Deborah Otten grew up on the North Shore, feeling the cold weather down to her bones. Despite the chills, she watched with amazement each year as her father would return from his work on the steamboats and extract bright orange carrots from their yard in the dead of winter—a magnificent contrast to the piles of snow and the gray of the world around her.
The carrots were no accident. They were planted and carefully cushioned with heaps of woodchips to fight off the freezing temperatures. Otten learned at an early age how to garden through the fall and winter. Though the Edina mother of two got early inspiration from her mother, now 89, gardening, good food and entertaining have become Otten’s passion. She talks about making her sauces, pepper jellies and frozen vegetables as if it were easier than running to the store.
For Otten, organic, fresh food is lifeblood, and she is willing to share her secrets. Her refrigerator and freezer are stocked with fresh vegetables she grew. And her Thanksgiving table is always piled high with things she harvested with her own two hands.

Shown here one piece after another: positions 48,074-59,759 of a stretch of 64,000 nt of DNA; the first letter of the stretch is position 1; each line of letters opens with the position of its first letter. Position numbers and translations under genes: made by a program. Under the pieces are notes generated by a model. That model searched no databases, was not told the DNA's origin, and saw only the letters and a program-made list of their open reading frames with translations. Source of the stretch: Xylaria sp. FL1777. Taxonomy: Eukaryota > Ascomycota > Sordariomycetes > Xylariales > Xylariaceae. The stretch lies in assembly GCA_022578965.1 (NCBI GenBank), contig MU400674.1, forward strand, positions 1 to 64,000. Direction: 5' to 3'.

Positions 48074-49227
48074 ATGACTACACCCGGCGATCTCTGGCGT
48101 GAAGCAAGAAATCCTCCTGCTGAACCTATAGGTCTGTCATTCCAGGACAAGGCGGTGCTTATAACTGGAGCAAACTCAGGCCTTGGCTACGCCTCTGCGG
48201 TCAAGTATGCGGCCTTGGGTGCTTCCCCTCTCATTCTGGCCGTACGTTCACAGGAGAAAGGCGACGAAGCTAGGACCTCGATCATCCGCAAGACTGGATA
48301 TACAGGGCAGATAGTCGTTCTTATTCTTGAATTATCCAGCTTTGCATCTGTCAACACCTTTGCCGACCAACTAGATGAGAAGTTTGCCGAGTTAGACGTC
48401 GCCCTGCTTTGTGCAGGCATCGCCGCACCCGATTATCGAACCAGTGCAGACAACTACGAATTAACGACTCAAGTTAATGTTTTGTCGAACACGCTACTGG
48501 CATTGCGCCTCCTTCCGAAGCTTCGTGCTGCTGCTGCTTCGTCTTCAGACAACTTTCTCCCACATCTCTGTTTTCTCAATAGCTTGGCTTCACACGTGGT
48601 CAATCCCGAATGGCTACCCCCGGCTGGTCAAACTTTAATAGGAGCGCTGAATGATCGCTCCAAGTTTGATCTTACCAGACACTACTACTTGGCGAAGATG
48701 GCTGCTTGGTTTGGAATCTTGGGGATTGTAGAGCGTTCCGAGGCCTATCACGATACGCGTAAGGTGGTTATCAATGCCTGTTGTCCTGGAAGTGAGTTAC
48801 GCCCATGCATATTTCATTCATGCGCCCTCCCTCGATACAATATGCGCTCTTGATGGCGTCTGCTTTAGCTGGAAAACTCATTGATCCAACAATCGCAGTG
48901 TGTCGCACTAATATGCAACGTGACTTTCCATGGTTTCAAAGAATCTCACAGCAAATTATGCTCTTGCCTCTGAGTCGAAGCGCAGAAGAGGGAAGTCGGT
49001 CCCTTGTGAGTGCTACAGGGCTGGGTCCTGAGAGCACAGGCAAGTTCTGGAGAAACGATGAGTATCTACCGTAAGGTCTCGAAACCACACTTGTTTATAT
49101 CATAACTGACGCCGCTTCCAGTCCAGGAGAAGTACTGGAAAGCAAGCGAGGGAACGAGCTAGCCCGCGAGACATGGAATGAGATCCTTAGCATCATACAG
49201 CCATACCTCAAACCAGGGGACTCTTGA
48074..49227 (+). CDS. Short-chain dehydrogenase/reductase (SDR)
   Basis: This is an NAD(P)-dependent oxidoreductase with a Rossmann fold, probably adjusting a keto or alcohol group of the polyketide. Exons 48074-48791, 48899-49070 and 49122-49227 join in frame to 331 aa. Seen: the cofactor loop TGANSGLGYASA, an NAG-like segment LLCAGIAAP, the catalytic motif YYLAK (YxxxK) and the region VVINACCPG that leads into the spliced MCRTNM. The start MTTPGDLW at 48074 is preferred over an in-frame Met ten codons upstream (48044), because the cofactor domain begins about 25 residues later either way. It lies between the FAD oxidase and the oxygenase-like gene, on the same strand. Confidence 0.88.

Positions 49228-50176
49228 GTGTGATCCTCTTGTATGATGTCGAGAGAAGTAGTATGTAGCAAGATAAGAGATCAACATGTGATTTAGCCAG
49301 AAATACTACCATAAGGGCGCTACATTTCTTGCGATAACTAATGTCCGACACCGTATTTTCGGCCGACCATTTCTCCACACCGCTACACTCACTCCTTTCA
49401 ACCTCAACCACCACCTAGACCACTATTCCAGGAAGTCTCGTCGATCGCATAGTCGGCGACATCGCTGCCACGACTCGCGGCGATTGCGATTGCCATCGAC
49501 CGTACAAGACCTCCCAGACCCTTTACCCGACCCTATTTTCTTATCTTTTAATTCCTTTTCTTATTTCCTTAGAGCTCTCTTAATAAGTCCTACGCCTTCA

“My favorite thing to talk about is making hors d’oeuvres out of your garden, sharing truly, the gifts of your home,” Otten says. “How much more giving can you be?”
She spends many fall days in her garden, waiting until just before the final freeze to remove tomatoes from the vine. She plucks those that even have a smidge of yellow, red or orange to them, knowing they will ripen indoors in the coming days and weeks, giving her fresh fruit a month after the first frost.
She often blends those tomatoes into sauces and cans them, crushing some with basil, onion, salt, pepper and a hint of red pepper flake to create an Italian-based sauce. The others are infused with onion, pepper and cilantro for a Mexican flair.
She also has her own fresh bruschetta recipe—tomato, basil, chive, onion, pepper, salt and red pepper flakes. She uses the mixture not only on appetizer breads, but also on celery stalks, crackers and as a topper on chicken.
Instead of canning all of the produce she picks, Otten opts to freeze many of her creations. Her freezer holds green beans that have been blanched in boiling water for three minutes before being spread out on a cookie sheet and put in the freezer so they freeze separately; then they’re tossed into sealed bags, clamping in the freshness. Beets are prepared the same way, but thinly sliced into what appears to be burgundy chips.